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While we often get caught up in thoughts and dreams about our destination, it turns out in mindfulness practice as in life, the journey is paramount. As Gandhi taught, there is an element of means in every end and research is confirming that how we practice matters. We are discovering that different types of practices, the quality of practice, and the attitudes we assume as we engage in them, result in differential effects.

Type of Practice

Though the benefits of different kinds of mindfulness and meditation practices overlap quite a bit, we are discovering that there may be differential effects for different types of practices. The ReSource Project, a comprehensive longitudinal study on the effects of meditation, supports our understanding that meditation is an umbrella term for practices that train a wide variety of skills. A proposed classification system divides meditation into the following types: mindful observation, body-centered meditation, visual concentration, contemplation, affect-centered meditation, mantra meditation, and meditation with movement (Matko & Sedlmeier, 2019).

Though most forms of mindfulness meditation have been found to lead to increases in mindfulness, improved attention, boosts in positive affect, and decreases in negative affect, one study found that mindfulness of breathing (over body scan and mindfulness of thoughts) “helped practitioners to train more effectively their ability to disengage from maladaptive ruminative thoughts, which could be reflected in a more optimistic attitude toward the future” (Feruglio et. al., 2020). A 2017 meta-analysis suggests body scan meditation differentially increases interoceptive awareness, lovingkindness meditation is associated with increases in feelings of warmth and positive thoughts about others, and mindfulness of thoughts is correlated with greater increases in meta-cognitive awareness, or what some have called “theory of mind” skills (Kok & Singer, 2017).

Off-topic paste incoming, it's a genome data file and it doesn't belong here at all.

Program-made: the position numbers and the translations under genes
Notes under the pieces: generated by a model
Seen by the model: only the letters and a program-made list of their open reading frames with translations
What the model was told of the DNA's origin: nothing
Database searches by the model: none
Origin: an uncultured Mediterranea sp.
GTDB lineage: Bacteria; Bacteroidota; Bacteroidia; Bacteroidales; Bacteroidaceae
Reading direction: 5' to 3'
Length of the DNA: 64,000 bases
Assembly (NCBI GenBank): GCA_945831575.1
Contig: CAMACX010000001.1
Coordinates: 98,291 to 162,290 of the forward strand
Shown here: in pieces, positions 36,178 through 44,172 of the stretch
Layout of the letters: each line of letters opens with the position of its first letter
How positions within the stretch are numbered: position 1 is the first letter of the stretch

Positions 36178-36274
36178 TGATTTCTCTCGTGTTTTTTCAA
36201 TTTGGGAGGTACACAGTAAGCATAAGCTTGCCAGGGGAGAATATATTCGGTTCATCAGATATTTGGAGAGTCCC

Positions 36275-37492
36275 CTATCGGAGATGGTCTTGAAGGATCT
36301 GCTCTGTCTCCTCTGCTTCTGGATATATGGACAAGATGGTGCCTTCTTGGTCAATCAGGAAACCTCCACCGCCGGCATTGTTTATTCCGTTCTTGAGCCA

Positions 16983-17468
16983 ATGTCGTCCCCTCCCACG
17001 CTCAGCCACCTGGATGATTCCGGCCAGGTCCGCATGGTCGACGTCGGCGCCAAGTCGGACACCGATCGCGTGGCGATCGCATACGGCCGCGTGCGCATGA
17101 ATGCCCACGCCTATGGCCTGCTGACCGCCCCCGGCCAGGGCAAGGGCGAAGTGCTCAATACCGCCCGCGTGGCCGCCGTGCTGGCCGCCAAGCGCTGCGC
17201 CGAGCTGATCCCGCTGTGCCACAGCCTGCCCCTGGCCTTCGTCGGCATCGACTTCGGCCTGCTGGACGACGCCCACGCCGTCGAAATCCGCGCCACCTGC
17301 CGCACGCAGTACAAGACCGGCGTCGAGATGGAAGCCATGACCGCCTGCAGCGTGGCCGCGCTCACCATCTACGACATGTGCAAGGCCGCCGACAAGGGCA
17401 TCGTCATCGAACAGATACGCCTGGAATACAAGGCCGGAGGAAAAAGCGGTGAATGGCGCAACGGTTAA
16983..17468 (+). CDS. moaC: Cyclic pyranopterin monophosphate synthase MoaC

One major differential factor among types of meditation that his been investigated is whether we are focusing our attention on a single “object” or whether we are openly attending to whatever arises in the field of awareness. Functional magnetic resonance imaging research (Fujino, M. et. al, 2018) showed differences in the brain when engaging in focused attention meditation (FAM) versus open monitoring meditation (OMM). While OMM and FAM both improved response to stressors and reduced self-reported distress and rumination, FAM improved participants’ abilities to reframe their experiences to change their meaning and emotional valence leading to greater emotional self-regulation. In addition, the differences observed suggest that OMM increased detachment from autobiographical memory, possibly contributing to a more non-judgmental and non-reactive attitude. Another study found that long-term meditators practicing OMM, had a significant reduction in self-reported unpleasantness, but not intensity, of painful stimuli (Perlman et. al. 2010).

Quality of Practice

A recent study supports existing evidence that the quality of formal mindfulness meditation practice, as defined as balanced perseverance and receptivity to present-moment attention, plays a major role in its beneficial effects (Goldberg et. al, 2019). Research indicates that quality of practice may be even more important than the amount of time spent in practice, and that time and quality create an interaction effect that enhances beneficial outcomes.